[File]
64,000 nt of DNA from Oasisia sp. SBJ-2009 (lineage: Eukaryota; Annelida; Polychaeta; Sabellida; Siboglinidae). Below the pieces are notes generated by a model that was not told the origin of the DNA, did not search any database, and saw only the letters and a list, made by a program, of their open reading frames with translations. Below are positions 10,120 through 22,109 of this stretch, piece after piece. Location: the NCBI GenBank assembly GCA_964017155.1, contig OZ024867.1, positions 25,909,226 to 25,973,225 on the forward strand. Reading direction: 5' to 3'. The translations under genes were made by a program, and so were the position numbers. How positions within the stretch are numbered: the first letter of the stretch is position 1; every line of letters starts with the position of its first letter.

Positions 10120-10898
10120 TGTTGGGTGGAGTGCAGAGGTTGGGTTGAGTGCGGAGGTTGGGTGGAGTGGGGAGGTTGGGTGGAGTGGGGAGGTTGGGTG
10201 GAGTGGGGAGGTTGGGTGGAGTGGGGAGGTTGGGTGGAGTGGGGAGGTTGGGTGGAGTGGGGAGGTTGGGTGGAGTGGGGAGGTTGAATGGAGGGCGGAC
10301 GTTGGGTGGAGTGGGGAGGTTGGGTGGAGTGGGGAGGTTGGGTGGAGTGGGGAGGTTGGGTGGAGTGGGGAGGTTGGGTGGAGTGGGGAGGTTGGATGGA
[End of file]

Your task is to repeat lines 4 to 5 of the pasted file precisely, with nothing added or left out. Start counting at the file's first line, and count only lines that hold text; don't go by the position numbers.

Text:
10201 GAGTGGGGAGGTTGGGTGGAGTGGGGAGGTTGGGTGGAGTGGGGAGGTTGGGTGGAGTGGGGAGGTTGGGTGGAGTGGGGAGGTTGAATGGAGGGCGGAC
10301 GTTGGGTGGAGTGGGGAGGTTGGGTGGAGTGGGGAGGTTGGGTGGAGTGGGGAGGTTGGGTGGAGTGGGGAGGTTGGGTGGAGTGGGGAGGTTGGATGGA